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Folios of the Raj

Bhupesh Bhandari  |  New Delhi 

Tales of the adventuring angrez are available in print and on the net.
Hyder Young Hearsey (1782-1840) was born of an English father and a Jat mother. He was named after Hyder Ali, Tipu Sultan's father, and was called Hyder Jung before he anglicised his name.
Hearsey belonged to one of those Anglo-Indian families that formed the bulwark of the British rule in India, chipping in with military or civilian service whenever required.
He lived, by any yardstick, a busy and eventful life. Hearsey started out under Perron, the last great French adventurer in India, who was at that time on the rolls of Scindhia.
But once Perron started dreaming of setting up a French establishment in India, Perronistan, Hearsey left him and joined the services of George Thomas. The two forces met at Georgegarh. Perron won the battle and Thomas, a broken man, died shortly.
For Hearsey, the battle of Georgegarh was just the beginning of a long life in the outdoors. In 1812, he accompanied William Moorcroft, the horse doctor who became a famous explorer, to Tibet.
The two travelled under the disguise of fakirs and crossed into the forbidden land from the Mana pass "" just the stuff high adventure is made of.
Three years later, Hearsey was in the thick of the British campaign against the Gorkhas. He was taken captive and escaped the wrath of his enemies only because he had saved their leader from a bear during his earlier travels with Moorcroft.
Once British rule over Kumaon and Garhwal was established, Hearsey claimed the Dun valley as his because, he said, the exiled king of Garhwal had sold it to him for Rs 3,000!
In 1905, Hugh Pearse wrote The Hearseys, Five Generations of an Anglo Indian Family, capturing every detail of Hearsey's life. More than hundred years later, you can not only read the book on the net but also download it fully. All for free
The Raj had its own large army of adventurers who travelled on foot or on horseback over virgin territory, fought wars and gathered vital intelligence for their masters. Some of them even happened to be prolific writers and these books often turned out to be bestsellers.
The good news is that you can get books on the lives of the great adventurers of the Raj by browsing through the net or by looking at the travel section of some book shops "" you will find them in some dirty, unkempt corner of the shelf.
Moorcroft, after Tibet, made a second journey, this time to the North West of Hindustan. The travel took its toll on him and he died in the wilderness of the mountains in 1825.
A book on his travels was published many years later in 1837 in London and went on to become a bestseller, going into several reprints. You can still buy an Indian print of Travels in India, Himalayan Provinces of Hindustan: In Punjab, Ladakh and Kashmir, in Peshawar, Kabul, Kunduz and Bokhara; from 1819 to 1825.
You might also like to read Col Kirkpatrick's An Account of the Kingdom of Nepaul, A Mission to That Country in 1793. The author was sent To Nepal during the reign of Ran Bahadur Shah by Wellesley. The book not just gives a vivid account of the land and its people but also the machinations in the royal court.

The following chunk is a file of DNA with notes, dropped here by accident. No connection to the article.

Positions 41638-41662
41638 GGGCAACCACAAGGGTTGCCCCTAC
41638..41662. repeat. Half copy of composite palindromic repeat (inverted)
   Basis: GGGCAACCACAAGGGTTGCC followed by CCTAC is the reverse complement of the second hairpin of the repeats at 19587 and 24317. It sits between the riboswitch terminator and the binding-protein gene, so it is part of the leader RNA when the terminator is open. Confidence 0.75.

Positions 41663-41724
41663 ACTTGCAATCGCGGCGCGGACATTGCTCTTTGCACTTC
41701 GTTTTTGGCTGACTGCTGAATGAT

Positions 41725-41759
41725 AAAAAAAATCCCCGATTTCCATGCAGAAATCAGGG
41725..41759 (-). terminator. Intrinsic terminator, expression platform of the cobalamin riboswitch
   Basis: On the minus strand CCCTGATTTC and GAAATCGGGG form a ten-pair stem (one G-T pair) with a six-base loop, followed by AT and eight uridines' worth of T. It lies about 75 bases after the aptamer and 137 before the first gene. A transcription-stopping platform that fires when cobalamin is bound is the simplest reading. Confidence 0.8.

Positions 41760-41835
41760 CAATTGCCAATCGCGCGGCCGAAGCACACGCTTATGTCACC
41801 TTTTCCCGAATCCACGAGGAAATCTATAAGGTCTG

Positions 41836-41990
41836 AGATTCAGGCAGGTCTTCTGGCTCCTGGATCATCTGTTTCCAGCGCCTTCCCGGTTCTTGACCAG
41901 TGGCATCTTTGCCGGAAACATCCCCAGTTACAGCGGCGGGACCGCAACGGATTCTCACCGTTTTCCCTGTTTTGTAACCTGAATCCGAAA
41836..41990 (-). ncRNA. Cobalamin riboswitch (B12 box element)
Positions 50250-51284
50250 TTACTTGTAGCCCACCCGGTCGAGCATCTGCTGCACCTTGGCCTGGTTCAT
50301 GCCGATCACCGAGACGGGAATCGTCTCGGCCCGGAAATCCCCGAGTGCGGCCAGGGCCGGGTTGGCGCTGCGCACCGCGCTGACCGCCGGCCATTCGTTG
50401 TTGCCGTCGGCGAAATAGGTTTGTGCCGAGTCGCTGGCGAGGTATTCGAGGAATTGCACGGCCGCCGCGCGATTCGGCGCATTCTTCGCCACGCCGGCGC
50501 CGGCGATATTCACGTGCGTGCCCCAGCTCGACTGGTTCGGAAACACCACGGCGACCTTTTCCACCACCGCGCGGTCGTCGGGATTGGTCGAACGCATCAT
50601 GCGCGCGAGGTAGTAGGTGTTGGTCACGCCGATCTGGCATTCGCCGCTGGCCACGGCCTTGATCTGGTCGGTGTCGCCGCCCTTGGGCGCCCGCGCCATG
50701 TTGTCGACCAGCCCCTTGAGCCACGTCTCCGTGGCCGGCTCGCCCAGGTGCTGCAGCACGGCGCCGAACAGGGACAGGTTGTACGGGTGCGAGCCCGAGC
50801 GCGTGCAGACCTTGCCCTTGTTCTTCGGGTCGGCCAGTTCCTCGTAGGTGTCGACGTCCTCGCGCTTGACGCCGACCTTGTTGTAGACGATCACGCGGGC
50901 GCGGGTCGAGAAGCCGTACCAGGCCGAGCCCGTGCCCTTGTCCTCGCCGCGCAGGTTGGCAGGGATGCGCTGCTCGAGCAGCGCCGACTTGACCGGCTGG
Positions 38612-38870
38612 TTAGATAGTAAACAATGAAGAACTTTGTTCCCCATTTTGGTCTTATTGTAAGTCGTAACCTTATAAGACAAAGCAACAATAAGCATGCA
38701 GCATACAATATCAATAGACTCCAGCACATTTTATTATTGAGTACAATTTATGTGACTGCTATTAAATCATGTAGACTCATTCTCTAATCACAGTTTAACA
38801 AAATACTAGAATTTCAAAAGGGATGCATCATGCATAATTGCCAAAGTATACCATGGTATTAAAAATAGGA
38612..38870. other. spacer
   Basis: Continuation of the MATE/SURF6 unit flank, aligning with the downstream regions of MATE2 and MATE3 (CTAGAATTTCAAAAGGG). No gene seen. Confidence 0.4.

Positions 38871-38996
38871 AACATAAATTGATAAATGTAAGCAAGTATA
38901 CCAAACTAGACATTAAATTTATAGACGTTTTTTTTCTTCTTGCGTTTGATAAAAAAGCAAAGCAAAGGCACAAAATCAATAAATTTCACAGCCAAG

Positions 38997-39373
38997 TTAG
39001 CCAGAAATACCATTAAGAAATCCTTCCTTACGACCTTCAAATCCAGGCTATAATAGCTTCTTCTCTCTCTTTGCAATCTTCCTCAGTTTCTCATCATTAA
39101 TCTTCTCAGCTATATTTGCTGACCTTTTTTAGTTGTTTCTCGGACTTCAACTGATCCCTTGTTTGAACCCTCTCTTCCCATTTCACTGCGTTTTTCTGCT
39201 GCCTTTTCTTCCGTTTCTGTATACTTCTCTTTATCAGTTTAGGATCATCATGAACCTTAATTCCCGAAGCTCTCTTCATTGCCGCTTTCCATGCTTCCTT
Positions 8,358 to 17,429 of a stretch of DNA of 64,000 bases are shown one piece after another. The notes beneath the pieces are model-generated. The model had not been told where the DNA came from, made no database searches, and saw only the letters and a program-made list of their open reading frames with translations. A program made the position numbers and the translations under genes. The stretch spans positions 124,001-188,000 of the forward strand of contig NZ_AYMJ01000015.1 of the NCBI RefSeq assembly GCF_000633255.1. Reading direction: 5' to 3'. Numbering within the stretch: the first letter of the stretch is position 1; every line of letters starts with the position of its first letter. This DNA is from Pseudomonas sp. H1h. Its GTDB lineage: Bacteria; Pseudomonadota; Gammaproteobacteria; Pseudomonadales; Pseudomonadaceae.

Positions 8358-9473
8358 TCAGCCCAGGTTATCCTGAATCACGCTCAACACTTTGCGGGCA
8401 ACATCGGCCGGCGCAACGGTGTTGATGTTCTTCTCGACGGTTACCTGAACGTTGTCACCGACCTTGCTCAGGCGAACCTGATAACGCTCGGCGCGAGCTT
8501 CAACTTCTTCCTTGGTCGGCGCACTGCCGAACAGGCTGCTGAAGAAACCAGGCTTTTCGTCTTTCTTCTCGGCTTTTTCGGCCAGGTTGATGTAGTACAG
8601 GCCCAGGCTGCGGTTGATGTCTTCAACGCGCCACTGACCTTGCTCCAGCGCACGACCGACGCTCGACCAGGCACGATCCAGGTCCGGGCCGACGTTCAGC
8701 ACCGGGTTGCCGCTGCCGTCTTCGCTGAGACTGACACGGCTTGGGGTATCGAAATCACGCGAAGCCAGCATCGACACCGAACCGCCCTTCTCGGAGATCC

Then there are the Great Game books. You could start with Alexander "Bokhara" Burnes' Cabool: Being a Personal Narrative of a Journey to, and Residence in that City, in the years 1836, 1837 & 1838 and move on to the several books written by Francis Younghusband, the last great British adventurer.
But the pick of the lot is Lhasa and Central Tibet by Sarat Chandra Das. A Pundit on the rolls of the British, Das' book has all the twists and turns of a thriller. On his return, he even put together a dictionary of Tibetan words.
If this is a subject that fascinates you, there is great news awaiting you. The diaries of Pundit Nain Singh, who made no less than three journeys to Tibet for the Geographical Survey of India in the 1860s and 1870s coming back with exact measurements of the country's topography, are being republished by a bunch of intrepid researchers.
Last but not least, a number of research papers and books on the events of 1857 are certain to be published this year as it is the 150th anniversary of the Mutiny.
But one book that you cannot afford to miss is An Eyewitness Account of the Indian Mutiny by Field Marshal Roberts of Kandahar (aka Bobs Bahadur). Born in Kanpur and educated in England, Roberts had come to India a few years before the Mutiny.
During 1857, he was the staff officer to John Nicholson during those eventful days and was amongst the last to attend the great man before he died. His book captures beautifully the build up to the siege of Delhi in 1857 as well as the events after that. Happy hunting.
Francis Younghusband,
Publisher: Rupa, Price: Rs 263
Sarat Chandra Das,
Publisher: Book Faith India,
Price: Rs 225
Colonel Kirkpatrick, Publisher: Asian Educational Services,
Price: Rs 595
Field Marshal Lord Roberts of Kandahar,
Publisher: Mittal Publication,
Price: Rs 1295
W. H. Sleeman,
Publisher: Rupa & Co.,
Price: Rs 595

First Published: Sat, January 13 2007. 00:00 IST